The neural basis of motor-skill learning

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Current Directions in Psychological Science
http://cdp.sagepub.com/ The Neural Basis of Motor-Skill Learning
Daniel B. Willingham Current Directions in Psychological Science 1999 8: 178 DOI: 10.1111/1467-8721.00042 The online version of this article can be found at: http://cdp.sagepub.com/content/8/6/178

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178

VOLUME 8, NUMBER 6, DECEMBER 1999

The Neural Basis of Motor-Skill Learning
Daniel B. Willingham1
Department of Psychology, University of Virginia, Charlottesville, Virginia

Abstract Recent work indicates that motor-skill learning is supported by four processes: a strategic process that selects new goals of what to change in the environment, a perceptualmotorintegration process that adjusts to new relationships between environmental stimuli and the appropriate motor response, a sequencing process that learns sequences of motor acts, and a dynamic process that learns new patterns of muscle activations. These four processes can operate in one of two modes: an unconscious mode, in which one is aware only of the goal of the movement, or a conscious mode, in whichone consciously controls detailed aspects of the movement. This article provides an overview of these four processes and two modes, and describes their neural bases. Keywords motor skill; learning; motor control If motor movements could not be performed more quickly and accurately with practice, getting dressed each morning would be a time-consuming affair, and driving to one s office on ahighway full of novice motorists would provide more thrills than most of us want at an early hour. In the past 10 years, a great deal has been discovered about the anatomic structures that support motor-skill learning. A key result has been the description of

different motor-skill functions subserved by different brain areas. This article provides an overview of some of these findings. Given thespace restrictions, this article focuses on my own point of view, specifically, on a theory of motorskill learning I have recently proposed (Willingham, 1998). More ecumenical reviews are available (Salmon & Butters, 1995).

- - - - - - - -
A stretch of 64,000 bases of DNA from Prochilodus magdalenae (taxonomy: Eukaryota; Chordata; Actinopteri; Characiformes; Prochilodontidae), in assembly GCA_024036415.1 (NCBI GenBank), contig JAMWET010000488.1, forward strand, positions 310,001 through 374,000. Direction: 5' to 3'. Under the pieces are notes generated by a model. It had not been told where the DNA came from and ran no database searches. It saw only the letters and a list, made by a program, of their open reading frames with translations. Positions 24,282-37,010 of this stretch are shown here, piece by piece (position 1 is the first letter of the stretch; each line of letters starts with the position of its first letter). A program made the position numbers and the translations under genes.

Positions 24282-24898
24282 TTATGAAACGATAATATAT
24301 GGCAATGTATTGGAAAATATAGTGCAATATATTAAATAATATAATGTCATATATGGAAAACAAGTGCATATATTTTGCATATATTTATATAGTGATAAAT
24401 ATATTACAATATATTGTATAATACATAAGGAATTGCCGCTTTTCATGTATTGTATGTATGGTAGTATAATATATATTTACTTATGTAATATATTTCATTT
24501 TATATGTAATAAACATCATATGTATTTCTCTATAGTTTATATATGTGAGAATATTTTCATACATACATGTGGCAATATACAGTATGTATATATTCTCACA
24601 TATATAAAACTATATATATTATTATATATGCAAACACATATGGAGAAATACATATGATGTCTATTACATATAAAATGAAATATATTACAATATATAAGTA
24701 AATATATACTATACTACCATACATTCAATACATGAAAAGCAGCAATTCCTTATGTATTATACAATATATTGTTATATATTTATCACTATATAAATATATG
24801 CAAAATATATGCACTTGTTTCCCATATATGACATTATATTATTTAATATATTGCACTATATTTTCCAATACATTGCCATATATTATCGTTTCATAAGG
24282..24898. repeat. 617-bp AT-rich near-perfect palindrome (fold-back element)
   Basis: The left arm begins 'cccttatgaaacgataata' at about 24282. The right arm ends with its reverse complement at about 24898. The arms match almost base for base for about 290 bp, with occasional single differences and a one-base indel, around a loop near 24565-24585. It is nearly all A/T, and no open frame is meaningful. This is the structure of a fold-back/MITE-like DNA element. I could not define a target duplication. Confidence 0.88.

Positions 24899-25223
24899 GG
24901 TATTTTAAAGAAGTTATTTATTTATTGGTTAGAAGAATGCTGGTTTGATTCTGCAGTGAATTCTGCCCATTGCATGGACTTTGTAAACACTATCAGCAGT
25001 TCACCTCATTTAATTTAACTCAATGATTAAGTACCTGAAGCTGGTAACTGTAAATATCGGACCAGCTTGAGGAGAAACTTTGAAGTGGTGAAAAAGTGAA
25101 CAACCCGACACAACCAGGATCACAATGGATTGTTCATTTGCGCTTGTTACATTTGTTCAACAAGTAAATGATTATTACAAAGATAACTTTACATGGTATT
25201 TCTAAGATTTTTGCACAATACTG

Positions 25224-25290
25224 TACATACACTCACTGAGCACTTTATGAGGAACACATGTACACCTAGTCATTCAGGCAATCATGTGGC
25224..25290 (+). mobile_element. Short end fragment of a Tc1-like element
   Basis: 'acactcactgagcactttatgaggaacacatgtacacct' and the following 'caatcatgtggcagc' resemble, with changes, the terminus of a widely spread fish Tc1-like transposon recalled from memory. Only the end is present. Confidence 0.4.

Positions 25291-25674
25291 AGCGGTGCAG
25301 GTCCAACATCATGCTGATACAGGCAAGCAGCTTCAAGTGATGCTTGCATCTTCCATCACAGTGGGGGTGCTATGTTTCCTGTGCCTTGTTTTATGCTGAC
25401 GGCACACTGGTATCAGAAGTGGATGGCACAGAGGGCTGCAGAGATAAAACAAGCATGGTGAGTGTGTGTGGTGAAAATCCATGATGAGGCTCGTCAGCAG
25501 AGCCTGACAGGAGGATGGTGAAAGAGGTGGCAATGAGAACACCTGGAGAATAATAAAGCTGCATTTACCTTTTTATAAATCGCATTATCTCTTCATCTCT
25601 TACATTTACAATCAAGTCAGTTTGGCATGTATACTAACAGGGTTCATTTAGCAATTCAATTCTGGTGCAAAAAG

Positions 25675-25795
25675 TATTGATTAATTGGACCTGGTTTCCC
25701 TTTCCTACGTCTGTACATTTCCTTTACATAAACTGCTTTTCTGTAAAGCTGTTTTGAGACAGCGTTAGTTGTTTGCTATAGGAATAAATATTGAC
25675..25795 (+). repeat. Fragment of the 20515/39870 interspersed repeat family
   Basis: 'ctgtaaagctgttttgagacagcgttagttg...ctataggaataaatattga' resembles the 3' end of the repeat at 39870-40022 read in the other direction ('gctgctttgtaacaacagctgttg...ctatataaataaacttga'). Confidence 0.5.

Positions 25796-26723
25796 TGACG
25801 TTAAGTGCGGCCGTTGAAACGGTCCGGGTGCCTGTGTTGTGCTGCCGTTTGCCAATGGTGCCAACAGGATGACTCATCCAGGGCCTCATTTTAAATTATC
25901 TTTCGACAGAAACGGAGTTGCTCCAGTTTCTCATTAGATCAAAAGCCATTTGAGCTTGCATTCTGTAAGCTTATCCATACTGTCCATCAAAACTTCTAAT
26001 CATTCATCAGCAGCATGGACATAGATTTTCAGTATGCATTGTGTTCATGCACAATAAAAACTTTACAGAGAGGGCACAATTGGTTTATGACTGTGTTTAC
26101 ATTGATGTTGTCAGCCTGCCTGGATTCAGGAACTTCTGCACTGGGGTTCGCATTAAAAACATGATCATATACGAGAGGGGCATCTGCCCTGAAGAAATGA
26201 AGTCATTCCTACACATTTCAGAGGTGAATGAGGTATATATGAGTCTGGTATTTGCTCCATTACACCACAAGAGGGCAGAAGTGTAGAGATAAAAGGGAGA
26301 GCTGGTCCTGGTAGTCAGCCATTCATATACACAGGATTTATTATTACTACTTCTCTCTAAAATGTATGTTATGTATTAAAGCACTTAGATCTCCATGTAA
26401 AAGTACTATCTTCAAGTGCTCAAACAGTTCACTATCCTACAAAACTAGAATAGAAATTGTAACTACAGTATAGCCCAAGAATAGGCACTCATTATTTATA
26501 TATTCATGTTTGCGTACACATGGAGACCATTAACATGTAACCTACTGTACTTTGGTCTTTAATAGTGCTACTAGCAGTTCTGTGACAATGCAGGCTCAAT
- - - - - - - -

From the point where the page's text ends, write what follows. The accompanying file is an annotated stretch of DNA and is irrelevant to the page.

FOUR PROCESSES SUPPORTING MOTORSKILL LEARNING Motor-skill learning should be differentiated from motor control. Motor control refers to the processes that support the planningand execution of movements. Motorskill learning refers to the increasing spatial and temporal accuracy of movements with practice. Recently, a number of researchers have proposed that motor-skill processes may grow directly out of motor-control processes; in other words, motor skill may be nothing more or less than the increasingly efficient operation of motor-control processes. Figure 1 shows fourhypothetical processes that support motor control. To make a movement, the actor2 (a) selects a goal that something in the environment be changed, (b) selects spatial targets for movement that will achieve the goal, (c) sequences the spatial targets, and (d) translates the sequence of spatial targets into a pattern of muscle activity. How might these processes also support motor-skill learning?In the first motor-control process, the actor selects the environmental goal of the movement. This process can support motorskill learning through the selection of successively more effective goals. This function corresponds closely with the everyday use of the word strategy, and hence this process is called strategic. For example, a bowler faced with a difficult split may try to make the 10...
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